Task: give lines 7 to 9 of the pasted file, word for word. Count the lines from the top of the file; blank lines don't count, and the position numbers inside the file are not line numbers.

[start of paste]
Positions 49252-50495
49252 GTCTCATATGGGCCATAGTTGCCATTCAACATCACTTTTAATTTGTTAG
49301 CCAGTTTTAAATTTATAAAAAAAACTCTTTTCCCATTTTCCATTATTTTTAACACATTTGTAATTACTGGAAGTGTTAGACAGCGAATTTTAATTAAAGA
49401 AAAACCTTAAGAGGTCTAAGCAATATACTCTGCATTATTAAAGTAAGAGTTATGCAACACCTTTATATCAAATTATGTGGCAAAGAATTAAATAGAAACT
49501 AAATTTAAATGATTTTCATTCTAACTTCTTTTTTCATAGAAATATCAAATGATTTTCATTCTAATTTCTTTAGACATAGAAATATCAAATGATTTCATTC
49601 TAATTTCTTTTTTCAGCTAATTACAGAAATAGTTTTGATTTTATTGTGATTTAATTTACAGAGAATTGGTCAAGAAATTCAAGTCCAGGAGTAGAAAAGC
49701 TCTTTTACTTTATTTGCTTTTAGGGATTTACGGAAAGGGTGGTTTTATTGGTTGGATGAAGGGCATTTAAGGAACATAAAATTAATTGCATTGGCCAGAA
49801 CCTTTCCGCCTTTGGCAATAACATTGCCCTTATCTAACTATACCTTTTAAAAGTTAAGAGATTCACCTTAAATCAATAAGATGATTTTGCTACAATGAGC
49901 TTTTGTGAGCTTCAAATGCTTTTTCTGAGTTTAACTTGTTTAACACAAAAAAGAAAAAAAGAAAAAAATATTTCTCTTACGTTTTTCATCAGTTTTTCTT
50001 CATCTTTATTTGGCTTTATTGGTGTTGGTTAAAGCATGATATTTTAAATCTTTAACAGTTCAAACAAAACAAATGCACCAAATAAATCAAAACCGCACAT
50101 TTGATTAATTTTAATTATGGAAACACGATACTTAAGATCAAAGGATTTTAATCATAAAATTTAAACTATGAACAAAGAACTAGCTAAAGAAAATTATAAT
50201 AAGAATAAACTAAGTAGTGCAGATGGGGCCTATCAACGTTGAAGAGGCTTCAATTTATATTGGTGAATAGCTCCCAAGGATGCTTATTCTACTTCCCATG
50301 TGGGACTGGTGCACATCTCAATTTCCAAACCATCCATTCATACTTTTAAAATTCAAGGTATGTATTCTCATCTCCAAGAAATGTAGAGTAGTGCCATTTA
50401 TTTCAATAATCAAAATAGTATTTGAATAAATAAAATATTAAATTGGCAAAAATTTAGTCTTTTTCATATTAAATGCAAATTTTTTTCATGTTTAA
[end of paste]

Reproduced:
49701 TCTTTTACTTTATTTGCTTTTAGGGATTTACGGAAAGGGTGGTTTTATTGGTTGGATGAAGGGCATTTAAGGAACATAAAATTAATTGCATTGGCCAGAA
49801 CCTTTCCGCCTTTGGCAATAACATTGCCCTTATCTAACTATACCTTTTAAAAGTTAAGAGATTCACCTTAAATCAATAAGATGATTTTGCTACAATGAGC
49901 TTTTGTGAGCTTCAAATGCTTTTTCTGAGTTTAACTTGTTTAACACAAAAAAGAAAAAAAGAAAAAAATATTTCTCTTACGTTTTTCATCAGTTTTTCTT